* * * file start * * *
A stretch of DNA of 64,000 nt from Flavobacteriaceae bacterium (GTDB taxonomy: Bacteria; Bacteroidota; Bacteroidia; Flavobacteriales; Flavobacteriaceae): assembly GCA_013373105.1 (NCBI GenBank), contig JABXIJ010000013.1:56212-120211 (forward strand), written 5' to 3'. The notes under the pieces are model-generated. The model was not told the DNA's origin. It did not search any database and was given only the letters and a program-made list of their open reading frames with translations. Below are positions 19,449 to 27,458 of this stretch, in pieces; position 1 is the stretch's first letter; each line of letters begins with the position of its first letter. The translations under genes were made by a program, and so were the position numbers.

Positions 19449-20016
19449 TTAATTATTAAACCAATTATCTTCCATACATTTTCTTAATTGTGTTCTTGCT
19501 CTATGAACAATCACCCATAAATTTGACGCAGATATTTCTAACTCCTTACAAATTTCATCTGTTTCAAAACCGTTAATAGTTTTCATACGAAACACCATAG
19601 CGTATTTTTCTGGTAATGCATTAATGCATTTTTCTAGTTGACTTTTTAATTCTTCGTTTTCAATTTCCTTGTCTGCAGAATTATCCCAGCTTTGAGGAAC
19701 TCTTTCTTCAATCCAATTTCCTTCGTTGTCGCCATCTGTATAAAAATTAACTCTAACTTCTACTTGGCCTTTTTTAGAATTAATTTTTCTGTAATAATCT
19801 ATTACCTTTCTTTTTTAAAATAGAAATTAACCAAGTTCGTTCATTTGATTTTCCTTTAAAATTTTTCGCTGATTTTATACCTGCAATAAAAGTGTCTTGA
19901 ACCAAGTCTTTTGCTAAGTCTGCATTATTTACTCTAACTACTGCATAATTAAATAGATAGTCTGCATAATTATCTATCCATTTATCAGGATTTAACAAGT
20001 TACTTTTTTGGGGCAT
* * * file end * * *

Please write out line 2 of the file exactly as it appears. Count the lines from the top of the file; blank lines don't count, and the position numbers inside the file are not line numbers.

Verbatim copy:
Positions 19449-20016